Caligula's generous use of money was reflected in sometimes spectacular building projects: Archaeologically verifiable are a lighthouse near Boulogne in northern France, the reconstruction of the palace of Polycrates in Samos , the start of construction of two urban Roman aqueducts , repairs to the city wall and temples in Syracuse, and a bath in Bologna . There is literary evidence of ambitious projects to build a canal across the Isthmus of Corinth , road links across the Alps, the expansion of the port of Rhegium and the two so-called Nemi ships , two huge ships that were used for both cultic purposes and for the emperor's private use served. The ships were identified with two shipwrecks discovered in Lake Nemi as early as 1446 and recovered by archaeologists in 1929–31 based on clear inscriptions. In 1944, however, they were destroyed in a fire in the museum specially built for them.
In Rome, a circus was built on the slopes of the Vatican Hill , the theater of Pompey was renovated, an elaborate amphitheater made of wooden beams was erected, the state prison ( Carcer Tullianus ), which served to execute political opponents, was expanded, and the emperor's private chambers and pleasure gardens were luxuriously decorated ( the so-called gardens of the imperial mother). A ship bridge over five kilometers long across the Bay of Naples between Puteoli and Baiae is described as particularly spectacular and a sign of the emperor's vanity . Archaeological remains of buildings on the Caligula residence were found in 2003 on the site of the Roman Forum .
A stroke of fate struck the emperor on June 10, 38 with the death of his favorite sister Drusilla, for whom he decided to honor honors that were only customary in Rome for male rulers. Soon after the death, Caligula married the elegant Roman Livia Orestilla ; Caligula had her marriage to Gaius Calpurnius Piso annulled during the ceremony, only to marry her on the same day. The divorce took place just a few days later. He later exiled Livia because he suspected her of having re-established relationships with Piso. His third wife was Lollia Paulina , who was also married (to Publius Memmius Regulus ) and from whom he separated again after a short time. In her fourth marriage, Caligula was married to Milonia Caesonia , with whom he is said to have started an affair in late 39 or early 40. Since this had a morally questionable reputation, the Roman public should not have been very pleased with the marriage. Only one month after the wedding - according to Suetonius even on the day of the wedding - Milonia gave birth to a daughter who was named Iulia Drusilla after Caligula's deceased sister.
After only four years of reign, Caligula found death at the hands of the Praetorian Guard. The initiator was her officer Cassius Chaerea , whereby the conspiracy was organized by part of the senatorial class and other influential personalities at the imperial court. Ancient portrayals of death are usually strongly stylized: According to ancient reports, the assassination took place in the underground corridor of a theater, with Caligula being slaughtered in the manner of a ritual sacrifice in order to repay the personality cult of Caligula in a symbolic role reversal.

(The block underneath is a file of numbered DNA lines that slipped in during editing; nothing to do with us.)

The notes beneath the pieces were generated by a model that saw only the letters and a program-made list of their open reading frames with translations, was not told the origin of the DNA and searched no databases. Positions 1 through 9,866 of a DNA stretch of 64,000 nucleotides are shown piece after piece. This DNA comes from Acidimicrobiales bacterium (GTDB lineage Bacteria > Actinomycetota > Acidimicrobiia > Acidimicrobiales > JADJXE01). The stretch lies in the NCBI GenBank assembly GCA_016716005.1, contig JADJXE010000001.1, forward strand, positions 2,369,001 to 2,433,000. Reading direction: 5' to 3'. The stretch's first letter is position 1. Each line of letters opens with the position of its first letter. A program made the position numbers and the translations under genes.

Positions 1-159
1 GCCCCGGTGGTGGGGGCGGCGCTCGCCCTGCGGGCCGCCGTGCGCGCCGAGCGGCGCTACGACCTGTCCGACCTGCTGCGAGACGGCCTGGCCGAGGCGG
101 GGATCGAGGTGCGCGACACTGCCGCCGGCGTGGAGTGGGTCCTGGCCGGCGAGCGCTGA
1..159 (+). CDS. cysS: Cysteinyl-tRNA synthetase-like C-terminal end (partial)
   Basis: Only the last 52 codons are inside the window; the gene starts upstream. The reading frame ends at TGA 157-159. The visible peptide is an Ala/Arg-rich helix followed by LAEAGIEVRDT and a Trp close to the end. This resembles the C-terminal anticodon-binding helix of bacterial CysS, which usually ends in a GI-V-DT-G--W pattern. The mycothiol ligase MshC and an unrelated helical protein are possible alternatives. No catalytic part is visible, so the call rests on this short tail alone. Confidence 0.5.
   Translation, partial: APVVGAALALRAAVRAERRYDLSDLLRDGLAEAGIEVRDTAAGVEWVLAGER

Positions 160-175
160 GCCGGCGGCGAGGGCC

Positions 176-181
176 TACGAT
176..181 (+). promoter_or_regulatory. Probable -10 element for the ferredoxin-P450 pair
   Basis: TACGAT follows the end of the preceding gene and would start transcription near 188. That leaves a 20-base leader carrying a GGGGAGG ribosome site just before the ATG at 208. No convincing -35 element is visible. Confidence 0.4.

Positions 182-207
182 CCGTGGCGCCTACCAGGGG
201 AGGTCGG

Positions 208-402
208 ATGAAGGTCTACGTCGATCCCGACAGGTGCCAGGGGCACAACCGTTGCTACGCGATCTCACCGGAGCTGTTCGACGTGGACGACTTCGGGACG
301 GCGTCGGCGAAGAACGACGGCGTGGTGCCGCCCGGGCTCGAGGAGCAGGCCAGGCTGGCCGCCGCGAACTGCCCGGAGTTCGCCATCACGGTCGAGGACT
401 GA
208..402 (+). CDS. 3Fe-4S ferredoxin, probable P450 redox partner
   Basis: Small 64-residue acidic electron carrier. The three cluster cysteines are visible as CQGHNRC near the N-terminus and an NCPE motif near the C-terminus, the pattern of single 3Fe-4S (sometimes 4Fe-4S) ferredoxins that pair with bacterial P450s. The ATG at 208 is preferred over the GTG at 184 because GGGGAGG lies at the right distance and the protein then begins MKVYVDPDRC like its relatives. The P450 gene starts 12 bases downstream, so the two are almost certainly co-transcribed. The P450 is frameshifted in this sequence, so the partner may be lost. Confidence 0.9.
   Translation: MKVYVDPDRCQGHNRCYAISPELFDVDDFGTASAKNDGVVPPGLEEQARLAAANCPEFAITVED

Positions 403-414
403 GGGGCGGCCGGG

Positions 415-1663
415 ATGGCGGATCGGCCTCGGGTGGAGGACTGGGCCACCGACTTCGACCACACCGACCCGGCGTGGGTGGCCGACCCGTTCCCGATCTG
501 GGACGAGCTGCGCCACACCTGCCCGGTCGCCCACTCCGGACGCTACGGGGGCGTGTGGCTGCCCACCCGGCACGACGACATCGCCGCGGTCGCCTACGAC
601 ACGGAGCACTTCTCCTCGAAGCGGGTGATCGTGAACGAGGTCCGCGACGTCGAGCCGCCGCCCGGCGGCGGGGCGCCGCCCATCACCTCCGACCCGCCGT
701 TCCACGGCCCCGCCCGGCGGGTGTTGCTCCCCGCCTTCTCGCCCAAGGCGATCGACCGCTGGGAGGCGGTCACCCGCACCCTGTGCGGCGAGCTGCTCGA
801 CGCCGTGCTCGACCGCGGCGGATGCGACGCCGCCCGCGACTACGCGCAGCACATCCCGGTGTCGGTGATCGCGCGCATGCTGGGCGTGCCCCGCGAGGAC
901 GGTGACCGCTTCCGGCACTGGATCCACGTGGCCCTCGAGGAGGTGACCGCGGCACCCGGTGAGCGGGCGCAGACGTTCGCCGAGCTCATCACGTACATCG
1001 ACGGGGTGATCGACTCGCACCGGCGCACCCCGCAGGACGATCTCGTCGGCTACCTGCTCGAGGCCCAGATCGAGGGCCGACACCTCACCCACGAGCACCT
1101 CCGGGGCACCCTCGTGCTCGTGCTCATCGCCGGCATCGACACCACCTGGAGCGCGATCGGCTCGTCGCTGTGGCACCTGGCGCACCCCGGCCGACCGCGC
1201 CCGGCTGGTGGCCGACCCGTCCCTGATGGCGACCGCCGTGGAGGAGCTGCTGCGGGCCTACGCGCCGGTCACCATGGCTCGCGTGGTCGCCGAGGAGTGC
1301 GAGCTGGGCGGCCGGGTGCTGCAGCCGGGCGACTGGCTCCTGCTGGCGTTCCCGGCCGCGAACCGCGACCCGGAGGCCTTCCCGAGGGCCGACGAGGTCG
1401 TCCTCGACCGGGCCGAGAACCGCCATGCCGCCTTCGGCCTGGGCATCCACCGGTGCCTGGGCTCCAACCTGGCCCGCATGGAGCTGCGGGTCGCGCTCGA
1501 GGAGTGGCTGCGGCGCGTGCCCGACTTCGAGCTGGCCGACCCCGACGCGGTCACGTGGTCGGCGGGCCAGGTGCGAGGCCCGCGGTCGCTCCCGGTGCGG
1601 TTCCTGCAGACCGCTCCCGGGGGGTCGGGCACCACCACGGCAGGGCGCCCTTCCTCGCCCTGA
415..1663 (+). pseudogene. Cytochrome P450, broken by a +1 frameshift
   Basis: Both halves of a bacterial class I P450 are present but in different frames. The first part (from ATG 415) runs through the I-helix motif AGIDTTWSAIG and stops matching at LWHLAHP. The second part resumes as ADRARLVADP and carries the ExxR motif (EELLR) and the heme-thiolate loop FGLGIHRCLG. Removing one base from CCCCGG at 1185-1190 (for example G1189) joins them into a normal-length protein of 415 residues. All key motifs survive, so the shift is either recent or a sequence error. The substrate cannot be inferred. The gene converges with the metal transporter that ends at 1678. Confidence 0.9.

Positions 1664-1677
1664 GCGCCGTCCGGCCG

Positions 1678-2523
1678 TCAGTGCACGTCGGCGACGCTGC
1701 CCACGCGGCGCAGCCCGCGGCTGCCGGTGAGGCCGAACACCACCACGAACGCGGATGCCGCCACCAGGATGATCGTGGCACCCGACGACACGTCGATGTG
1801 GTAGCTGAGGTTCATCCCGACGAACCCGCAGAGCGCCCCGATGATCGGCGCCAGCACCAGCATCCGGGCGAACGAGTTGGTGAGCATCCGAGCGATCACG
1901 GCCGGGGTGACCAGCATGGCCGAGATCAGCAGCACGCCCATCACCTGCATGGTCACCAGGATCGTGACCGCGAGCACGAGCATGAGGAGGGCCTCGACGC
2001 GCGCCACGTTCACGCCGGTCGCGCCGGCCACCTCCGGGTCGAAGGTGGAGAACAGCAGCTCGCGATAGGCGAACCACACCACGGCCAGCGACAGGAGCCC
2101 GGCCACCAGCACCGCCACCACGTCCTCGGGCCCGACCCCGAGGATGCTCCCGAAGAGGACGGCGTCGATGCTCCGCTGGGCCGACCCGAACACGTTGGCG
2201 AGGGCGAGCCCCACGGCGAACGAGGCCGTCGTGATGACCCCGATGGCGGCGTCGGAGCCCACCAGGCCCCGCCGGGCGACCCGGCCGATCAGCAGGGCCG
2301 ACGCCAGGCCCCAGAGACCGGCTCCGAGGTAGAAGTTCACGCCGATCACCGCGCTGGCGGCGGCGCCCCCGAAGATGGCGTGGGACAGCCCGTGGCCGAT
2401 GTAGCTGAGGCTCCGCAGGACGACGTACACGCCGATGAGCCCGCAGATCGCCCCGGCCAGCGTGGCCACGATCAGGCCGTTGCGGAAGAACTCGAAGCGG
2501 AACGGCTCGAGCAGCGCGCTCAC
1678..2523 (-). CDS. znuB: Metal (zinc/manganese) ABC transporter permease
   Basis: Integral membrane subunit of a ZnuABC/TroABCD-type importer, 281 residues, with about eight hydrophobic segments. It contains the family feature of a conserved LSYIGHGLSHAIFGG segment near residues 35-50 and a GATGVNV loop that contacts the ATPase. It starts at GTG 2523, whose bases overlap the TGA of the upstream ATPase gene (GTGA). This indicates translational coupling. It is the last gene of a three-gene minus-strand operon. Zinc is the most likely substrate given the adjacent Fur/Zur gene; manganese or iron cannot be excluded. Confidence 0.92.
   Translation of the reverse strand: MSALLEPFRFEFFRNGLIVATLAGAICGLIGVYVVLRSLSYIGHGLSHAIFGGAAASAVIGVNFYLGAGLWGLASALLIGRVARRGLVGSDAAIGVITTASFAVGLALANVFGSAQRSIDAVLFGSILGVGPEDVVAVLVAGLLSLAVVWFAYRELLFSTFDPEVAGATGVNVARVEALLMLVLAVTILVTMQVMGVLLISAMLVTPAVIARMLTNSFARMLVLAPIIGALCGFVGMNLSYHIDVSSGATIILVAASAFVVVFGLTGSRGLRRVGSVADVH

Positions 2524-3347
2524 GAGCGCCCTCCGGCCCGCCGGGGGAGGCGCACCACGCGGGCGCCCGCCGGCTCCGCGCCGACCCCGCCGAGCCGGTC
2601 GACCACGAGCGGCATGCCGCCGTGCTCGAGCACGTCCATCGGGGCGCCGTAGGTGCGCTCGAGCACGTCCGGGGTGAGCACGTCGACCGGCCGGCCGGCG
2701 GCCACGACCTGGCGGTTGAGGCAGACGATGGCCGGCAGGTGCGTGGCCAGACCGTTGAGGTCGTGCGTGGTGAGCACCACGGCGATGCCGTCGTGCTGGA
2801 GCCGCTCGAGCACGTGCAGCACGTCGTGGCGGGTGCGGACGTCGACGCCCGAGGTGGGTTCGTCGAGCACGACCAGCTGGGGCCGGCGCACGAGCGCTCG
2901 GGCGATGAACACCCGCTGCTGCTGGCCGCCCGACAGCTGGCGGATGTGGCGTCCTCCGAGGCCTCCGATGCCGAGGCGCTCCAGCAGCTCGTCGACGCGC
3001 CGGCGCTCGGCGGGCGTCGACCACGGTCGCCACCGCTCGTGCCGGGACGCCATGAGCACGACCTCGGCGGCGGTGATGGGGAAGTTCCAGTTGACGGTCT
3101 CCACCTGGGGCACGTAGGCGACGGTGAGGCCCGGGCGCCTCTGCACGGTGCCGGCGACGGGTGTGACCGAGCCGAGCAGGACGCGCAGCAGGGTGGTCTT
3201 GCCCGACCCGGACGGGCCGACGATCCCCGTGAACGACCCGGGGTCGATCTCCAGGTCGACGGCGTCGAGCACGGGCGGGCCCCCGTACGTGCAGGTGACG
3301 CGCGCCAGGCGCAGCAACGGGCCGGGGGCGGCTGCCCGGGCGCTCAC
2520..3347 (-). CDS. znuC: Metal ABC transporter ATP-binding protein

Caligula's assassination came after he had snubbed the Senate by demonstratively exhausting the Principate's constitutional possibilities . Flavius Josephus gives the most detailed account of the reasons and the exact course of the conspiracy, but little can be said for sure about the chronology of the preceding events, since the depiction of Suetonius for this period was disordered, that of Cassius Dio is partially lost and the parts that have been preserved is not free of contradictions. According to his testimony, Caligula's radical change of government began with a speech given to the Senate in 39. The verbatim rendering of this speech is most likely an unhistorical embodiment of the historian, but a change that occurred this year is also suggested by other sources.
The main reason for the conspiracy was Caligula's rampant use of force, especially against senators : the emperor had the high treason trials, which were temporarily suspended after the death of Tiberius, resumed on a large scale around the middle of the reign. At least 36 cases of sometimes cruel executions or other severe punishments such as exile are documented in literature, stating their names, whereby these victims were usually members of the upper class, sometimes soldiers or stage actors. In some cases, Caligula tortured senators who were fundamentally immune from torture. However, the high treason laws offered a certain legal leeway for this. Suetonius mentions the murder of exiles without, however, citing specific cases. Caligula may have perceived an exaggerated threat potential through his youthful experiences. The initial trials also increased the real risk of an assassination attempt.
The emperor is therefore assigned the motto oderint, dum metuant (in English: Let them hate me as long as they fear me ), which goes back to a quotation from a tragedy by Lucius Accius . This reflects the political style of autocratic rule, which combats resistance through violence, instead of trying to reduce such a risk through consensus building or at least its demonstrative display. In a similar way Caligula is said to have said: “ If only the people of Rome had only one neck! [... so that I can strangle it all at once] ”. Verbatim quotations in ancient literature are, however, questionable in their historicity; they served to express the character of a person pointedly.